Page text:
Tuesday, July 05, 2005

The Log File is your Friend

Most GTI products produce a log file of some kind or another. GTViewer and GTVx produce the most informative ones and these log files can be used to solve various problems. GTWeb Client and GTWeb Server also produce very detailed log files.

When you are setting up GTViewer data for the first time, the log files can be immensely helpful. They always give more details as to what the problem is and the logging level can be increased to a higher level to see exactly what steps led up to the problem. If anyone has called support with a GTViewer problem, I am sure the first question asked was, “What did the log file say?”

In GTViewer, the logfile is very easy to access. There is a command under the Options menu called View Log File. Selecting this command launches the log file in Notepad.

The log file always tells one very important piece of information, the product version. The beginning of each log file created by GTViewer (other products produce similar headers) looks like the following:

1 - Jul 05 12:27:08.625 - (0.000) - <0> - *****************************
2 - Jul 05 12:27:08.625 - (0.000) - <0> - ** GTViewer - Version
3 - Jul 05 12:27:08.625 - (0.000) - <0> - *****************************

The log file contains the following information for each entry:
  • Line Number
  • Date/Time
  • Elapsed Time since the application began in seconds “(x.xxx)”
  • Message Level “"
  • Message

The Date/Time and Elapsed Time fields can be used to test performance. This information is especially useful if you are wanting to make the display faster via setting filter or category thresholds. Looking at the log file before and after a change can help identify any performance change and the amount.

The Message Level shows the severity of the message. Message level 0 is either the log file header (as seen above) or an error. If you see a message in the log file other than the header messages, an error has occurred. Message levels range from 0 to 5 and the logging level is set in GTViewer under Options/Settings. Only messages with levels less than or equal to the Logging Level setting will be added to the log file. The default Logging Level is 0 and can be changed to a different value for your current session or it can be set to a new default value. If you are debugging problem, it is usually good to set the logging level to 5 so you will see all of the logging information. Level 5 does produce a significant amount of log file messages, so it is not good to leave logging at this high level unless you are trying to track down a problem or are performing some type of performance analysis.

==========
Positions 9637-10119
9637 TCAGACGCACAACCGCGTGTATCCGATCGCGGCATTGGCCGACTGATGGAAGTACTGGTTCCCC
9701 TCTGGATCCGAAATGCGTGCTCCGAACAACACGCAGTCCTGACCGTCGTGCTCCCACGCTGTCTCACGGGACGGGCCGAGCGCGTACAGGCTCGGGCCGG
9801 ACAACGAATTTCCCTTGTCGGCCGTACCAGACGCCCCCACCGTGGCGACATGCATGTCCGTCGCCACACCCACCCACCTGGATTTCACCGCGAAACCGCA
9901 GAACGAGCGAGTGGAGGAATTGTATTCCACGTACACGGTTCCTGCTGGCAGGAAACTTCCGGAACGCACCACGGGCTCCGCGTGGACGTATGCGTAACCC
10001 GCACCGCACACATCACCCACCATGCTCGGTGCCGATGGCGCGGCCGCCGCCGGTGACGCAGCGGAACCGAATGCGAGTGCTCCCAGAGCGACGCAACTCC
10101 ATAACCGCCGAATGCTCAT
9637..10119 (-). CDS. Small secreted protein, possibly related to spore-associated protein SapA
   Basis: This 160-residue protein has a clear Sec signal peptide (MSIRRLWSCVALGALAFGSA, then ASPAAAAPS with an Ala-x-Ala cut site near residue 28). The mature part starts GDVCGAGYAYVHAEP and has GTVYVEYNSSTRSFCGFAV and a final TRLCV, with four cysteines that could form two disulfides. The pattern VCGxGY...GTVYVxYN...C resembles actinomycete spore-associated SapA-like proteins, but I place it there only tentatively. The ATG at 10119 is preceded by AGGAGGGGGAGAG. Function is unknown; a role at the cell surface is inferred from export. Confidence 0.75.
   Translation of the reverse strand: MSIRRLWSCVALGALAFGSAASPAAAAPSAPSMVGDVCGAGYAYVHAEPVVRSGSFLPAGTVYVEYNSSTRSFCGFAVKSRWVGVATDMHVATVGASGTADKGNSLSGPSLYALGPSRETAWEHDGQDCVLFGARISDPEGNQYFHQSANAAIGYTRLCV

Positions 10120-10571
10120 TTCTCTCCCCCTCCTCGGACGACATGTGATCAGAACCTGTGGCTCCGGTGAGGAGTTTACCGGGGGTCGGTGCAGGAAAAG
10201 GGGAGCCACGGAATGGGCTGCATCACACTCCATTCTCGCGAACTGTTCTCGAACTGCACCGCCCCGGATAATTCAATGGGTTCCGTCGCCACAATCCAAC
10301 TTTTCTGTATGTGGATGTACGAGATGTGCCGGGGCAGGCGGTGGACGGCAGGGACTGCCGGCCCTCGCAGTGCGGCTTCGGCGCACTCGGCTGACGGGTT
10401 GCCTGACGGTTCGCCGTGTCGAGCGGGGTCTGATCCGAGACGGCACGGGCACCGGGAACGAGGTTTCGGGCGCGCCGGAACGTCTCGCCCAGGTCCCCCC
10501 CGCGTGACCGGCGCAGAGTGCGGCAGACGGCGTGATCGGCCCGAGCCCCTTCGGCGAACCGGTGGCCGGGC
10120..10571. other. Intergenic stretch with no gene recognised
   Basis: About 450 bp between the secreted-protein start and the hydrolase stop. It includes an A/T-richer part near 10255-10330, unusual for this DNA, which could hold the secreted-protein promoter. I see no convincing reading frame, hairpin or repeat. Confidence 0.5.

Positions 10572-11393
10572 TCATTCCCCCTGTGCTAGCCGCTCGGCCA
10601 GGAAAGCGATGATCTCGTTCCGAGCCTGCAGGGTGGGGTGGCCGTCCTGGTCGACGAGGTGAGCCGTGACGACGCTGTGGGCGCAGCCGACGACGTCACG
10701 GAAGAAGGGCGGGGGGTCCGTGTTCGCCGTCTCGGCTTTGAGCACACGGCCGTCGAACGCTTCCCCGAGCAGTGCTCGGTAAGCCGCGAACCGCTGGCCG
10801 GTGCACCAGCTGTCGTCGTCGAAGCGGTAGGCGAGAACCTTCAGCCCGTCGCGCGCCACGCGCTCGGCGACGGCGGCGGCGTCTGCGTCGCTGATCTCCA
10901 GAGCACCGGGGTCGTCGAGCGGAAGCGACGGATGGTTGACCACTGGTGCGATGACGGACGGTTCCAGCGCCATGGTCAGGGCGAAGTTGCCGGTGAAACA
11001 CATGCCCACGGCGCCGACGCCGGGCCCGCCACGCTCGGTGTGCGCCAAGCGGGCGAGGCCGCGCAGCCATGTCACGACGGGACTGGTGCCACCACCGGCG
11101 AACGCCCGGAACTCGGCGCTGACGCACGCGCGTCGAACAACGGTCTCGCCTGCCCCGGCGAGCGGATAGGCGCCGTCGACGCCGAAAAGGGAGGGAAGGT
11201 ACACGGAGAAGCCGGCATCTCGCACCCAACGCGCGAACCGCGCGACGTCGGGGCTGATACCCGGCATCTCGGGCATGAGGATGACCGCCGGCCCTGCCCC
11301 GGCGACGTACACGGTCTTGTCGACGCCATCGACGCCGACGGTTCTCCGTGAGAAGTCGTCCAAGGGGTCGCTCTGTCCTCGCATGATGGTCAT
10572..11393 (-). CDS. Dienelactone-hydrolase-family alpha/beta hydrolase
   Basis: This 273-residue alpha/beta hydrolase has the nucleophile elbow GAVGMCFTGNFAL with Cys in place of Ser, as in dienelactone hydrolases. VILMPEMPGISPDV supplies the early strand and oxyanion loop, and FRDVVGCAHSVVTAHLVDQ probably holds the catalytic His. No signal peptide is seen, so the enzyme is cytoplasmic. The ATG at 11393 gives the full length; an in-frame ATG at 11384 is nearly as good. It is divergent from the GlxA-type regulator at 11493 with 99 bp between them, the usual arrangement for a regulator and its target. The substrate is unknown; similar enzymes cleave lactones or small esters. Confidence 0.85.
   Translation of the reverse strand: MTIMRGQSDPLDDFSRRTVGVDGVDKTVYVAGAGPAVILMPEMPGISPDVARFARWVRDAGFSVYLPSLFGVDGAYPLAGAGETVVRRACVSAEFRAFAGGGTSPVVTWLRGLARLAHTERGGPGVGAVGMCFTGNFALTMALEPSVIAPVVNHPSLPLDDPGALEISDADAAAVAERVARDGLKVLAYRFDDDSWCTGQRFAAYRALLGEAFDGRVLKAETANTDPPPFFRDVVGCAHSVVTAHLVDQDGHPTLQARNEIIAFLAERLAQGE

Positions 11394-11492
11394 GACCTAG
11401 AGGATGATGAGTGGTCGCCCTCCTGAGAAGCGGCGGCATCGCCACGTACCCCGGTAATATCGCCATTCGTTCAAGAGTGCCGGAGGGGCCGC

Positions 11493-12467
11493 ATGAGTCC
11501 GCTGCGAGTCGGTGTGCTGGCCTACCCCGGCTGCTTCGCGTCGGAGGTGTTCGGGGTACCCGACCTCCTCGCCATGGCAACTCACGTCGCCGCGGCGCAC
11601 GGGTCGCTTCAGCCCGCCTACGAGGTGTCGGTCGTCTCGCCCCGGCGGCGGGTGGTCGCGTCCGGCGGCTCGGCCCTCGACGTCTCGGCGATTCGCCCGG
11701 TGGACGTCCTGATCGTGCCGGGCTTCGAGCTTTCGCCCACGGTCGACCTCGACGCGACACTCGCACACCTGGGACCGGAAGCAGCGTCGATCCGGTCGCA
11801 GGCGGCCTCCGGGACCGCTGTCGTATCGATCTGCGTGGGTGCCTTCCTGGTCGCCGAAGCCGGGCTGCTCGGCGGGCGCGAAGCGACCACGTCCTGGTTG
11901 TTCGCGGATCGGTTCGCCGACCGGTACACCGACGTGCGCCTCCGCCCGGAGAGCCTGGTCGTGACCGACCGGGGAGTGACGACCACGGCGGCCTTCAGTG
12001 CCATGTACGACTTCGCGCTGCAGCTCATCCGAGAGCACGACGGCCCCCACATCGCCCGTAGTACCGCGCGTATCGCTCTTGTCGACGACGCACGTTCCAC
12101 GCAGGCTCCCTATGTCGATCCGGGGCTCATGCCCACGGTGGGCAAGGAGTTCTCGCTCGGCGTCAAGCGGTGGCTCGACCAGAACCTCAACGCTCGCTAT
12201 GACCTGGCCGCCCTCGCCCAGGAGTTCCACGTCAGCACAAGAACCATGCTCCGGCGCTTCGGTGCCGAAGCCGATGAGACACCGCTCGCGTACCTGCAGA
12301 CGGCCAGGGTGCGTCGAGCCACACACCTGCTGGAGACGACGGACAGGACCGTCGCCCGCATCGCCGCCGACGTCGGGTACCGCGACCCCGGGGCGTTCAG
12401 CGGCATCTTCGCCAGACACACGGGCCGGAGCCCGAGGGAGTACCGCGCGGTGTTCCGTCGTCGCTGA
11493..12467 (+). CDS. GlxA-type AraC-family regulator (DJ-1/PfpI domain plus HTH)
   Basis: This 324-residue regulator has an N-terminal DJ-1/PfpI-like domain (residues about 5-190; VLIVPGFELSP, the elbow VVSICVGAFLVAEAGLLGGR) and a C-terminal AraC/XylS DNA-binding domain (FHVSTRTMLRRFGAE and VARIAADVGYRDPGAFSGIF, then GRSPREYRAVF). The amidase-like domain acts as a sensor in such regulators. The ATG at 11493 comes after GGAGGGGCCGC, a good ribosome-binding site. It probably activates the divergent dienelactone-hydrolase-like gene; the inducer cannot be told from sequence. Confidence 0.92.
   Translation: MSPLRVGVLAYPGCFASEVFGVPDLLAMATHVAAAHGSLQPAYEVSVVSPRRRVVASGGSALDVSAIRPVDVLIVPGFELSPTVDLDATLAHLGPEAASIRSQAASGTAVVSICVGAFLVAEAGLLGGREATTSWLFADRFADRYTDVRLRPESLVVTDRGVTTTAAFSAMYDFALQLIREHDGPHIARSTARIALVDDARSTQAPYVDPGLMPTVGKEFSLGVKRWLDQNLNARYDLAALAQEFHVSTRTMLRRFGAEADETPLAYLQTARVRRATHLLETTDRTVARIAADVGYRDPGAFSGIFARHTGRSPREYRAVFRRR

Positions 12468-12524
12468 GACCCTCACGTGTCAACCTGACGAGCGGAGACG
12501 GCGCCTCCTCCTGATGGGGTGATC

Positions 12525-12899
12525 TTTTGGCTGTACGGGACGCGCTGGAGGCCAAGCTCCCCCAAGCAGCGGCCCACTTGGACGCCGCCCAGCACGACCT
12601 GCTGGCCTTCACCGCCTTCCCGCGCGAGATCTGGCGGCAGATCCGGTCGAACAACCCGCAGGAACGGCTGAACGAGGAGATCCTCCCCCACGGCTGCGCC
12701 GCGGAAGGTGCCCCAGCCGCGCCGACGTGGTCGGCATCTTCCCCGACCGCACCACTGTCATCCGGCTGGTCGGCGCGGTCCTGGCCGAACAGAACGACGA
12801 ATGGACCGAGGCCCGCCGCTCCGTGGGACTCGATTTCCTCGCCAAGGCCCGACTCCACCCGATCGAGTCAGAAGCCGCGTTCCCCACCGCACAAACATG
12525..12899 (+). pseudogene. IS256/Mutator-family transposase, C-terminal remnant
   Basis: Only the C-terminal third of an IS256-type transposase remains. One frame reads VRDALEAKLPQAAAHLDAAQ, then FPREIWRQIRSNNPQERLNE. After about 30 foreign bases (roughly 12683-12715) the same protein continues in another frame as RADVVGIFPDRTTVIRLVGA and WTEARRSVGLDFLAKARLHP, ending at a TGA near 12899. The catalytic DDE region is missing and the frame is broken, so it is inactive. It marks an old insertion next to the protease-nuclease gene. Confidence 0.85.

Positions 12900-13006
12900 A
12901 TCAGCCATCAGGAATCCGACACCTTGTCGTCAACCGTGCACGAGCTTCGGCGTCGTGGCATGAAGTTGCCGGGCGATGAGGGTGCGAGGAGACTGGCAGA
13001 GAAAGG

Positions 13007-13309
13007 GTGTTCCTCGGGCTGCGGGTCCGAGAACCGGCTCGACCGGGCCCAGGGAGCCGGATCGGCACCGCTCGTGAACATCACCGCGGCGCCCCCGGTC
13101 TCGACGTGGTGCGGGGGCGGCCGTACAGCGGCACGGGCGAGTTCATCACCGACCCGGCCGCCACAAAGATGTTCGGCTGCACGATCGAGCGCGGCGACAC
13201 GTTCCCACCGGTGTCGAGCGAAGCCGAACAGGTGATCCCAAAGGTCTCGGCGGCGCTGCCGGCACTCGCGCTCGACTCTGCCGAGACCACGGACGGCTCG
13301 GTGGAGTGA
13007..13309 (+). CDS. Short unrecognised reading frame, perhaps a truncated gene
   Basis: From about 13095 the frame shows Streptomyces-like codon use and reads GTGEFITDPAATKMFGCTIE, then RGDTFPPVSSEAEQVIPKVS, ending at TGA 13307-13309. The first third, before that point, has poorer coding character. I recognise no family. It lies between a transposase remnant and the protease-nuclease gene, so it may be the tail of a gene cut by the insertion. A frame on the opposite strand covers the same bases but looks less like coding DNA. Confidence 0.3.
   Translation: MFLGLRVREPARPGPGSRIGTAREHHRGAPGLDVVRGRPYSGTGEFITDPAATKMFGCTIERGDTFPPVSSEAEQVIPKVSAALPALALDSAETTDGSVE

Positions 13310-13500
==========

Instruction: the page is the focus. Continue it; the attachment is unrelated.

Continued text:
The GTViewer log file is always called GTViewer.log and is always stored in the operating system’s temp directory for the current user. This path can be in various places depending on your setup. The Environment Variable TEMP will show the location. From a command prompt, you can say:

set temp

to see where the temp path is or you can do something like this:

cd %temp%

And go to the TEMP directory.

GTViewer is not the only GTI product to produce a log file. The other applications also write their log files to the TEMP directory. GTVx’s log file is called GTVx.log; GTConv.exe’s log file is called GTConv.log, etc.

Log files are reset each time an application is run, so if you want to keep the information from a log file between runs of an application, make sure to make a copy of it before running the application again.

Some of the command-line utility in GTData will allow you to specify the location of the log file and the logging level. For example, the –logging flag allows the logging level to be specified and the –logFile flag allows you to specify the location of the log file. These options are common to all utility with logging capabilities.

GTWeb Client places it log file in the operating system's TEMP directory like the other products; however, GTWeb Server makes its logfile available over the internet via the GTWeb Server Administrator web pages (which is very handy when you are not physically at the web server).

Let the log file be your friend if you are having problems. It will usually provide good information as to why you are having a problem when it is not immediate obvious from the application itself. Also, if you are having problem, increase your logging level and keep copies of the files to send to GTI support as this information may speed along the resolution to your problem.

No comments: